Managing Editor Jane Amari was well-pleased and sent around a note next morning naming all of us. Movie critic Kirk Honeycutt wrote an analysis on which we put the hed ‘No plums for ‘Purple’, columnist Frank Swertlow covered the parties and snagged an exclusive with the rumour that former Twentieth Century Fox boss Marvin Davis might make a bid for CBS. TV critic Yardena Arar reviewed the TV show, Jonathan Taylor and Jack Burditt brought back quotes from the winners, fashion writer Robin Abcarian described the costumes, Michael Szymanski reported from the bleachers and we found room for an item about the winning feature documentary, ‘Broken Rainbow’, about the forced relocation of Japanese-Americans during World War II.
Jane marked up the pages with compliments topped with: ‘ 100 per cent improvement over last year!’ Her memo read, ‘A great job by everybody! In sum, an Oscar for everyone involved.’
In 1999, after I returned to England as The Hollywood Reporter’s European Bureau Chief, a row broke out when the British Academy of Film and Television Arts, which gives out the BAFTA Film Awards, decided that ‘Shakespeare in Love’ was not a British film and left it off the nominations for the Alexander Korda Award for best British film.
The picture was okayed as British for tax purposes by the government and the tabloids touted its Oscar chances loudly as a British export. Miramax and Universal had financed it and that appeared to present a problem. BAFTA said financing was just one issue among six it considered for the decision. British filmmakers called the decision weird and John Madden, who directed the film, said it was daft: ‘If we defined movies by where the money comes from, they’d all be foreign.’
It made good fodder for comment and kept me busy through to the Academy Awards particularly as ‘Shakespeare in Love’ was named best picture in the BAFTA Film Awards and its period rival ‘Elizabeth’ (with Cate Blanchett left), directed by Shekhar Kapur, who hailed from the Punjab, won for best British film. They were both up for Oscars and the competition was intense.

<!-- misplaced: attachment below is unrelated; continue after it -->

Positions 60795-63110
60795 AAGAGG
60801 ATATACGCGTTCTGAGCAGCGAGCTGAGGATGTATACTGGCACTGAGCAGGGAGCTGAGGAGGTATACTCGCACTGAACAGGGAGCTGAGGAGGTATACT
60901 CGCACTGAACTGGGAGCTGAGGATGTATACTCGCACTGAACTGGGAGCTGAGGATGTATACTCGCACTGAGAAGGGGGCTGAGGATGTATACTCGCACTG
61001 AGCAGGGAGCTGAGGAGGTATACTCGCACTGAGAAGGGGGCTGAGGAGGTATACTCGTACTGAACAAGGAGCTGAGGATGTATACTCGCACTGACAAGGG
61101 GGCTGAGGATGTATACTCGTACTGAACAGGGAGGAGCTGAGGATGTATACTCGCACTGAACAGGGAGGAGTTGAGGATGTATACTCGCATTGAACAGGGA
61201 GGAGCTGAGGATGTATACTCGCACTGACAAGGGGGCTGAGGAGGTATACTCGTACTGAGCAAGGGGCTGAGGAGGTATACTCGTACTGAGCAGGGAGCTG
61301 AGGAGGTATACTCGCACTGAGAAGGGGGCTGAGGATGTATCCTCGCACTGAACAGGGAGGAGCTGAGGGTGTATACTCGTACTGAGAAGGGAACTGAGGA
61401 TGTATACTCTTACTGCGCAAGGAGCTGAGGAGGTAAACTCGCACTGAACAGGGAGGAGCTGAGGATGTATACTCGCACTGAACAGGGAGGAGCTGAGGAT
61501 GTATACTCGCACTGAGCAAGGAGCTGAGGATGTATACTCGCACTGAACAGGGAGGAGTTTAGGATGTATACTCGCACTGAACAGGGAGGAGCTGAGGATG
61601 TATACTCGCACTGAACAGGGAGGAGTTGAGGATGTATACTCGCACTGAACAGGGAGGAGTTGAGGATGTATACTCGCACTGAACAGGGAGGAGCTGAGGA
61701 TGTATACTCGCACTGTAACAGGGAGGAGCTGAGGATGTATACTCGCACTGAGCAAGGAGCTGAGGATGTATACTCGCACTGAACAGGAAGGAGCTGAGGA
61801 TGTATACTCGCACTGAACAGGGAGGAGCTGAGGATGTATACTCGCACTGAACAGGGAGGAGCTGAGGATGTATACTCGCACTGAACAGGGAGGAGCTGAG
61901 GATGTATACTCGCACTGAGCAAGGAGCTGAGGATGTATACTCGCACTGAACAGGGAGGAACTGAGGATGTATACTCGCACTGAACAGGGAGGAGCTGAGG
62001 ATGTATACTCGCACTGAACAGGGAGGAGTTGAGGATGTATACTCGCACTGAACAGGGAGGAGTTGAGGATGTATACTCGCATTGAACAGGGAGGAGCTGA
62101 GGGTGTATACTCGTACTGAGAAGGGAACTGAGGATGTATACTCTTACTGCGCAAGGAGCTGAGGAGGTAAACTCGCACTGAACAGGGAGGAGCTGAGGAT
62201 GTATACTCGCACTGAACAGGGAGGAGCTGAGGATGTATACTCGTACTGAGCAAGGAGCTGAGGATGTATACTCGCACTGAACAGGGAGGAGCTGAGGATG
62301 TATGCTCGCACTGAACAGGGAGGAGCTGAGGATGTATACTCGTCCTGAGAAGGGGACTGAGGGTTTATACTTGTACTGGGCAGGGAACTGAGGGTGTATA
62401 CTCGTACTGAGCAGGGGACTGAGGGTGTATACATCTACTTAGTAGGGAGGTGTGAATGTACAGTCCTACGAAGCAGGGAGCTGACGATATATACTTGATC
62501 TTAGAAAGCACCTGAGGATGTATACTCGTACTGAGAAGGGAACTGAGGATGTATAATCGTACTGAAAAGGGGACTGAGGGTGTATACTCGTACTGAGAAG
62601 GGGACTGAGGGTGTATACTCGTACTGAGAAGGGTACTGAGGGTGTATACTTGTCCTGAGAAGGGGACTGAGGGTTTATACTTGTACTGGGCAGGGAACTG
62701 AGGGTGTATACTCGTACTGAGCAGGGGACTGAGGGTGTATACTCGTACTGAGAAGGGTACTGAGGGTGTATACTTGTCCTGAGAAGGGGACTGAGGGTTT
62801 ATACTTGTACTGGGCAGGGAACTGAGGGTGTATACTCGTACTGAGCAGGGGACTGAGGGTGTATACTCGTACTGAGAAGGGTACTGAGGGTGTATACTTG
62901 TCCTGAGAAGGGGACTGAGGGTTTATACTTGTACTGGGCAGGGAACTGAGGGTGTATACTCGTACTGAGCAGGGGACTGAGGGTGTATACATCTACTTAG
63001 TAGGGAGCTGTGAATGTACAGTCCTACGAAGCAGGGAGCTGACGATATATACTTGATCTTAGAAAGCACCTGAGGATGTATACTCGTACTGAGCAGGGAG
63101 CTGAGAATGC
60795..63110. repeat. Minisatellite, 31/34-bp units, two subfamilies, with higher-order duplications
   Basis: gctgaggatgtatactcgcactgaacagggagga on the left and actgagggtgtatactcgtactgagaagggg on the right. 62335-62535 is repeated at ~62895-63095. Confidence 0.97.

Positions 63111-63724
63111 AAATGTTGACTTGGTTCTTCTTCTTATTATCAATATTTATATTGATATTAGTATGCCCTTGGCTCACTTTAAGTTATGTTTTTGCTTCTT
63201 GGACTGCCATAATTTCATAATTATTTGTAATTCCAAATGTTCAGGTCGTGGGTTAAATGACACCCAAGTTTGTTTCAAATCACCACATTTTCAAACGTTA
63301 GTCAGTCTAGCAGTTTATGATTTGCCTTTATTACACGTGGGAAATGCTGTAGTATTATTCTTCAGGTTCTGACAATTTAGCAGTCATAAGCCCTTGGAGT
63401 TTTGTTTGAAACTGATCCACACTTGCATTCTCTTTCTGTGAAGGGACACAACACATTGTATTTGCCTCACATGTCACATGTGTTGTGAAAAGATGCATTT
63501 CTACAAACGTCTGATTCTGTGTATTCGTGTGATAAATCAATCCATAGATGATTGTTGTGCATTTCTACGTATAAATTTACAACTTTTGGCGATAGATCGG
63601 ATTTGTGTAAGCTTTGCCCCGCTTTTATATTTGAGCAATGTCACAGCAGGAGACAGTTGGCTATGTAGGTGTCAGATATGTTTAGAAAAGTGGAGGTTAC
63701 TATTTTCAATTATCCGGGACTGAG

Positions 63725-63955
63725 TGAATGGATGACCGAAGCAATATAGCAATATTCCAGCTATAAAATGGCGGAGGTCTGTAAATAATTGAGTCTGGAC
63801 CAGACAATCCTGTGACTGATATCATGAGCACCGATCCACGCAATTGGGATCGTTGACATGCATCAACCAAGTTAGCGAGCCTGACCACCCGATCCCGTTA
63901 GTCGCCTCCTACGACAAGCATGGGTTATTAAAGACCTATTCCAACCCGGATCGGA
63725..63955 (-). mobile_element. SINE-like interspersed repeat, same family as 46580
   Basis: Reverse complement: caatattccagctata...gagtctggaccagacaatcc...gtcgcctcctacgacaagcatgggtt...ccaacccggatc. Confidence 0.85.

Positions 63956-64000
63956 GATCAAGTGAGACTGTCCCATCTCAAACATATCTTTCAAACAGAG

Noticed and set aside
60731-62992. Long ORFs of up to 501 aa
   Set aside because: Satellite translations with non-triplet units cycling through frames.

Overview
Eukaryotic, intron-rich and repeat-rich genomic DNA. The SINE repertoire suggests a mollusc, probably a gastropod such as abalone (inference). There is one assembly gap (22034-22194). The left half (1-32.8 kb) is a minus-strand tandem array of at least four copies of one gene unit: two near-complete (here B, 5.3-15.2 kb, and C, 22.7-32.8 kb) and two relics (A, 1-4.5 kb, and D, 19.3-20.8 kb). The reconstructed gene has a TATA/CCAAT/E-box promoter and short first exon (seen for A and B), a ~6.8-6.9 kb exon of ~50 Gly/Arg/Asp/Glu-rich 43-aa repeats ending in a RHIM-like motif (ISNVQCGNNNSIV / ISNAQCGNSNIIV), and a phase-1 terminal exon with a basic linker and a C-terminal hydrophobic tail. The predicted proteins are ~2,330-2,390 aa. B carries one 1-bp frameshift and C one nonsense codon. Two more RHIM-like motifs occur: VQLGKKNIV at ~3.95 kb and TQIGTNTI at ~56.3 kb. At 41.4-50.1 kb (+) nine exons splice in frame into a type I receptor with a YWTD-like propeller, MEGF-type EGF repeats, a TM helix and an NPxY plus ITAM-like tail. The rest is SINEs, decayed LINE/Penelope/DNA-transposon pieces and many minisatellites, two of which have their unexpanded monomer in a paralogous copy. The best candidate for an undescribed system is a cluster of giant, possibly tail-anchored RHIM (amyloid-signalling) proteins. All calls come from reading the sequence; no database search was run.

The night of the Academy Awards found me at Planet Hollywood in Leicester Square in the middle of the night when the cinemas were closed along with the pubs and most restaurants. First editions of the morning papers were already being stacked as tourists, bemused that the city shut down so early, looked for taxis and the lost and downtrodden traipsed across the pedestrianised showbiz centre.
Inside Planet Hollywood, the film and media crowd downed beer and wine with cigars and cigarettes plentiful through to the wee small hours. Like an excitable crowd at a dinner theatre, they talked over most of the telecast, pausing to cheer Judi Dench’s win as best supporting actress for ‘Shakespeare in Love’.
The contingent for that picture, however, was exceeded by supporters of ‘Elizabeth’. There was a hoot for Gwyneth Paltrow when she presented the Oscar for best art direction to her film’s team and there was loud applause when Alan J. Pakula, Akira Korosawa and Roddy McDowell were mentioned in memoriam. The biggest cheer of the night was reserved for when the late Stanley Kubrick was saluted.
When I looked at my watch, it was five o’clock in the morning and there were still prizes to give out. Steven Spielberg was named best director for ‘Saving Private Ryan’, which cast a pall as then everyone expected it would be named best picture/ But no. ‘Shakespeare in Love’ nabbed that prize to the dismay of the ‘Elizabeth’ crowd whose film managed just one win from seven nominations.
It was still dark as I emerged onto Leicester Square. The Odeon Theatre blazed with the title of a new Mel Gibson release, ‘Payback’. Business as usual.